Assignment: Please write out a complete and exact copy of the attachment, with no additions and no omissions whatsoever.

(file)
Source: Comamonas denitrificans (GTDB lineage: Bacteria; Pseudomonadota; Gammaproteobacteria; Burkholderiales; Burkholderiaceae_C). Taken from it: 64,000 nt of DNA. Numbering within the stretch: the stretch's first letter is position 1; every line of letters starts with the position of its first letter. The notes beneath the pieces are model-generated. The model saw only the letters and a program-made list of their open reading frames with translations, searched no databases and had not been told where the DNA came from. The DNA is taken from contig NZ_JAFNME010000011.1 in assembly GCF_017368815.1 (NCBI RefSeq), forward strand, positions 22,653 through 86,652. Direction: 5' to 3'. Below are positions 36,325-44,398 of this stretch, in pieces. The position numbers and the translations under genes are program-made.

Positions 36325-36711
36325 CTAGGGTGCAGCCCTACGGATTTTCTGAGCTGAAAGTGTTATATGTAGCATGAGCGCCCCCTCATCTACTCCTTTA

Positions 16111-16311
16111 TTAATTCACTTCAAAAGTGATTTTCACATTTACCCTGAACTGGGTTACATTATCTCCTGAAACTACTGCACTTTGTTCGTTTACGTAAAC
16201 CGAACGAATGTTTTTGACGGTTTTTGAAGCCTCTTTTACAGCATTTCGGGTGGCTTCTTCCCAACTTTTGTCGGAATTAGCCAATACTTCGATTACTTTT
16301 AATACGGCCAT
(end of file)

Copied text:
Source: Comamonas denitrificans (GTDB lineage: Bacteria; Pseudomonadota; Gammaproteobacteria; Burkholderiales; Burkholderiaceae_C). Taken from it: 64,000 nt of DNA. Numbering within the stretch: the stretch's first letter is position 1; every line of letters starts with the position of its first letter. The notes beneath the pieces are model-generated. The model saw only the letters and a program-made list of their open reading frames with translations, searched no databases and had not been told where the DNA came from. The DNA is taken from contig NZ_JAFNME010000011.1 in assembly GCF_017368815.1 (NCBI RefSeq), forward strand, positions 22,653 through 86,652. Direction: 5' to 3'. Below are positions 36,325-44,398 of this stretch, in pieces. The position numbers and the translations under genes are program-made.

Positions 36325-36711
36325 CTAGGGTGCAGCCCTACGGATTTTCTGAGCTGAAAGTGTTATATGTAGCATGAGCGCCCCCTCATCTACTCCTTTA

Positions 16111-16311
16111 TTAATTCACTTCAAAAGTGATTTTCACATTTACCCTGAACTGGGTTACATTATCTCCTGAAACTACTGCACTTTGTTCGTTTACGTAAAC
16201 CGAACGAATGTTTTTGACGGTTTTTGAAGCCTCTTTTACAGCATTTCGGGTGGCTTCTTCCCAACTTTTGTCGGAATTAGCCAATACTTCGATTACTTTT
16301 AATACGGCCAT